I’ve also been asked numerous times if I felt unsafe traveling around the Middle East as a Jew, and my answer is not once. I even told my new friends and Uber drivers that I was Jewish and they didn’t show any disrespect to myself or to my religion. In fact, the opposite happened. Many of them were interested to hear more about Judaism and what it’s like to go to Israel, since they are prohibited to travel there with their passports.
Once again, our perspectives are drastically changed by what the media portrays, and I am telling you from first-hand experience that it’s false.
While most of the Gulf countries share the same language (Arabic) and oil-enriched economy, they’re each slightly unique in their own ways. For example, you can identify which country a person is from by the way they dress. The men wear different “thwabs” (long robes) depending on their country. Also, each country has their own traditions which can be seen in Mosques or on the dinner table.
Speaking of food, I can’t wait to share with you what I ate!
The food that I ate all around the Gulf was fantastic. Although somewhat a mixture between Persian (Iranian), Mediterranean and Indian cuisines, there are several unique dishes to the Arabic world that will give your taste buds a pleasant surprise!
The most common meats are lamb, chicken, beef, goat and fish (only on the coastal areas). Rice is always served alongside meat. Pork is very uncommon due to Islamic law and considered taboo by religious beliefs.
Dairy products are widely consumed, especially yogurt (called laban), buttermilk and white goat cheese. You will also find an abundance of herbs and spices, most notably sesame, saffron, black pepper, garlic, cinnamon and parsley.
Other common ingredients are eggplant, carrots, zucchini, onions, olives, pita, dates, chickpeas and mint.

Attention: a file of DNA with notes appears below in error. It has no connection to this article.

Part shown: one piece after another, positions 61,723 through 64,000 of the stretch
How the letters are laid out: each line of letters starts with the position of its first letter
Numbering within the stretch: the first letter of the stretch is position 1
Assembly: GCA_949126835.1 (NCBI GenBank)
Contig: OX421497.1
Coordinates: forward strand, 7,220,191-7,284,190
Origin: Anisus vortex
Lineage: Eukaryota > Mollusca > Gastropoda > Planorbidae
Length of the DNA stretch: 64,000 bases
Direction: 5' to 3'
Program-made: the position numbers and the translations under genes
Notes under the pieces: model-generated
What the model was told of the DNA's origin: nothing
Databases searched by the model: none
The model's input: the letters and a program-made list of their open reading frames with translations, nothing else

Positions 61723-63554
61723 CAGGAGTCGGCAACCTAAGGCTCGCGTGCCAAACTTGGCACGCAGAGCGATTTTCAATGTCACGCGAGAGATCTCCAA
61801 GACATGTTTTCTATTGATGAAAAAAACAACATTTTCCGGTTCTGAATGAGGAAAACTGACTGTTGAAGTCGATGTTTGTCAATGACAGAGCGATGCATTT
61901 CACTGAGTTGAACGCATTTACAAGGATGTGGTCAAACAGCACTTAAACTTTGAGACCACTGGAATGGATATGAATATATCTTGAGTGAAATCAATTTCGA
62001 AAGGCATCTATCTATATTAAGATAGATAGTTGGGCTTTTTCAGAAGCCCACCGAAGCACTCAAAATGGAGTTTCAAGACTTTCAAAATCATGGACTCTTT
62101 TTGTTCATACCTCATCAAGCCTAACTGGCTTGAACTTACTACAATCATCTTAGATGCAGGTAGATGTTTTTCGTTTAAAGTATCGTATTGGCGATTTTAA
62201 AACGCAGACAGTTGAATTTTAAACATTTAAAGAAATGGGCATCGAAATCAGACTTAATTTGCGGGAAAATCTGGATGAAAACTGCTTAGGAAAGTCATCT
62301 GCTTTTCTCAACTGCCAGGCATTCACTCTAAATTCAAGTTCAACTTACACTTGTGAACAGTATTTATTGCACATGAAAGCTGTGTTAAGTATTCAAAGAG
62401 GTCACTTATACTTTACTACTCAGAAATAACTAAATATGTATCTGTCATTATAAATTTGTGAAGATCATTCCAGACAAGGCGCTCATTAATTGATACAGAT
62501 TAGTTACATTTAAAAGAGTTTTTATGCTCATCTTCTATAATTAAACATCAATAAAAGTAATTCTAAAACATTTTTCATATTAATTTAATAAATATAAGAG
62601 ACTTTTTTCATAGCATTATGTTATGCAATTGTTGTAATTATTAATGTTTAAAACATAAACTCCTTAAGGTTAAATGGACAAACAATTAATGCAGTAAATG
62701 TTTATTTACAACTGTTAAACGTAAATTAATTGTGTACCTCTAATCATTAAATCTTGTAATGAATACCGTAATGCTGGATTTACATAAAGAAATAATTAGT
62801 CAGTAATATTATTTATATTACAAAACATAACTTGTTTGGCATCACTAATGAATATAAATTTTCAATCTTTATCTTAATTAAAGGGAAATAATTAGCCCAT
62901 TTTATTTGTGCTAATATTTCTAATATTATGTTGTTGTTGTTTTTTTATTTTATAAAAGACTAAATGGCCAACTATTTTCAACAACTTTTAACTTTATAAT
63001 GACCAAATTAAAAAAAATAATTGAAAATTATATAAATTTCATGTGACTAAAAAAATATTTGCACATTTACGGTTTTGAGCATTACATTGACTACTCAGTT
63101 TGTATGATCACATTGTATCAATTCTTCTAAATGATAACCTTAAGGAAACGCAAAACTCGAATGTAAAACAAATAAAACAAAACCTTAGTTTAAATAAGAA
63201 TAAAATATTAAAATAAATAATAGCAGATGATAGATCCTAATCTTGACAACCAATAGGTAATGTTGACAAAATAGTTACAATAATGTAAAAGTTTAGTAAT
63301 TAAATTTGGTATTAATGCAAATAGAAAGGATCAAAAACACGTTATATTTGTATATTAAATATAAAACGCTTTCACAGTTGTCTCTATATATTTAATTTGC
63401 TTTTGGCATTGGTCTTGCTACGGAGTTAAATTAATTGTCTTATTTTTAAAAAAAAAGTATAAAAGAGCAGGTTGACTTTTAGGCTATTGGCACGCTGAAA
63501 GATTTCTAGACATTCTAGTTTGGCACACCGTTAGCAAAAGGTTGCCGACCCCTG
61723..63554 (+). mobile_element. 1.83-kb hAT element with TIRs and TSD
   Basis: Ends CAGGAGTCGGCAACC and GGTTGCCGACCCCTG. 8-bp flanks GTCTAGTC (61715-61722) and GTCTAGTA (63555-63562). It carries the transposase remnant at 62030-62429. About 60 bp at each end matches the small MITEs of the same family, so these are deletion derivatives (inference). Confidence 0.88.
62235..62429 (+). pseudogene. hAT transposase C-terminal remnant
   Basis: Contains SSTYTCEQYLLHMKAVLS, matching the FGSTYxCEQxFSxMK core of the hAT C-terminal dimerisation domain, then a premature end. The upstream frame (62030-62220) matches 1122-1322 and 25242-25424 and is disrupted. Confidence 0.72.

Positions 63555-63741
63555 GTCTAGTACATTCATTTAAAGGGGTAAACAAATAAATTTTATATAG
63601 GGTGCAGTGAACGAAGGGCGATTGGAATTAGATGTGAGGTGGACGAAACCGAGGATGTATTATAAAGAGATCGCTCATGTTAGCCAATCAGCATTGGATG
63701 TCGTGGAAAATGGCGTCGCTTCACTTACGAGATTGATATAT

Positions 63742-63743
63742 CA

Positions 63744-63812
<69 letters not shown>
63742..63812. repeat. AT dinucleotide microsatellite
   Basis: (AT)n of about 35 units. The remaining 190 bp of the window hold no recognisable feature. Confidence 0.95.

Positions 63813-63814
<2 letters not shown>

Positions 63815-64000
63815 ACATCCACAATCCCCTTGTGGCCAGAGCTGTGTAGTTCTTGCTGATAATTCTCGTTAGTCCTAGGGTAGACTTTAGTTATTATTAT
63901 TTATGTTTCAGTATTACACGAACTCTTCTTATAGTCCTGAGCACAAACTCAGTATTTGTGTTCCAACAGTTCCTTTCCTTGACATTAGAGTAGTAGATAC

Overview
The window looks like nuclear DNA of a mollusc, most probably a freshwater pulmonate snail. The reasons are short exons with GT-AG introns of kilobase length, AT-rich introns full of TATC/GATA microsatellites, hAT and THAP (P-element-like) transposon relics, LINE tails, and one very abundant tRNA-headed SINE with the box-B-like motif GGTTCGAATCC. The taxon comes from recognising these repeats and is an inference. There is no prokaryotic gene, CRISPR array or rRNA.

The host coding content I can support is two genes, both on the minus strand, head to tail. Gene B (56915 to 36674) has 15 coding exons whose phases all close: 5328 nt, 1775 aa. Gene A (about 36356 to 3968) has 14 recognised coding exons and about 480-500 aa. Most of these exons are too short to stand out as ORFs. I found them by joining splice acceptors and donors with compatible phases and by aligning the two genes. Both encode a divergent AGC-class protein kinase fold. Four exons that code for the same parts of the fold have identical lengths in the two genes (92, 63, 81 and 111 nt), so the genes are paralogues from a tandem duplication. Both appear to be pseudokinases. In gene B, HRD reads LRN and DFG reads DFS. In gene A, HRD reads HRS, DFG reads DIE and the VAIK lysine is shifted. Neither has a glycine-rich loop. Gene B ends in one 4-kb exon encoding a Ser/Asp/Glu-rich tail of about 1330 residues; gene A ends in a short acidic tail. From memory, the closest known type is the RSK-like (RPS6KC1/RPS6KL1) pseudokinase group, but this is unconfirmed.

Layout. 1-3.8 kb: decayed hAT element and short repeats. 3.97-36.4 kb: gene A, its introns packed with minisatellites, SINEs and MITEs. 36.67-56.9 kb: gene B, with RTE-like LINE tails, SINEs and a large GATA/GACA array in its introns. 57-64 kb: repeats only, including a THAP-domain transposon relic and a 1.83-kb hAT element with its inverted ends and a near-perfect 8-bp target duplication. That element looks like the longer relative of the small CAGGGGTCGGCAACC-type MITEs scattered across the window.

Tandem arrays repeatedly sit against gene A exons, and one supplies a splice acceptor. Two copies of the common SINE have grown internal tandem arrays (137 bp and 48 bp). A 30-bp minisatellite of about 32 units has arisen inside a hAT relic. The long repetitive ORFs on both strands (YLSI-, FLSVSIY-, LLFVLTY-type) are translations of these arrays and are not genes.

All of my meals were local during my 9-day trip, except the two times that I ate at McDonald’s in Kuwait and Oman. (Side Note – I’ve now eaten at McDonald’s in 53 countries!)
My favorite Arabic dishes were the following:
Shuwa (Omani) – goat roasted in a special oven that’s a pit underground. The meat is flavored with a variety of spices, then wrapped in sacks made of dry leaves, which are in turn placed into the oven. It’s amazing.
Machboos (Kuwait) – freshly caught Gulf shrimp on top of rice, and flavored with sauteed onions, turmeric, coriander and dried loomi (a dried black lime). The spices and flavors in this dish are to die for.
Khubz & Hummus (Bahrain) – Khubz is a Persian-influenced flat round bread, made in a clay oven, which dries rapidly and is best consumed while still warm from the oven. Dip it in local hummus with green olives. YUM. I took this shot inside the back room of a restaurant in Bahrain as they were making it fresh.
Balaeet (Qatar) – this dish has contrasting flavors of both salty and sweet and is usually eaten for breakfast. The paste is sweet with a small hint of cardamon, topped with wafer egg pancakes. A bite of sweetness and a crispy salty egg pancake is what makes this dish so unique and delicious.
Karak (Oman) – Inspired by Indian chai, this is a flavored tea made by brewing black tea with milk, spices and herbs. It’s always served boiling hot (even in summer), and is commonly enjoyed throughout the day. I drank at least 2 cups of karak everyday.
Things to Do in the Middle East
Visit Souks – a souk is a traditional marketplace that has everything from hand-made goods to clothing and electronics. Many of the souks also have outdoor cafes, restaurants, street food and shisha bars. I recommend to visit them at night as that’s when most of the activity happens.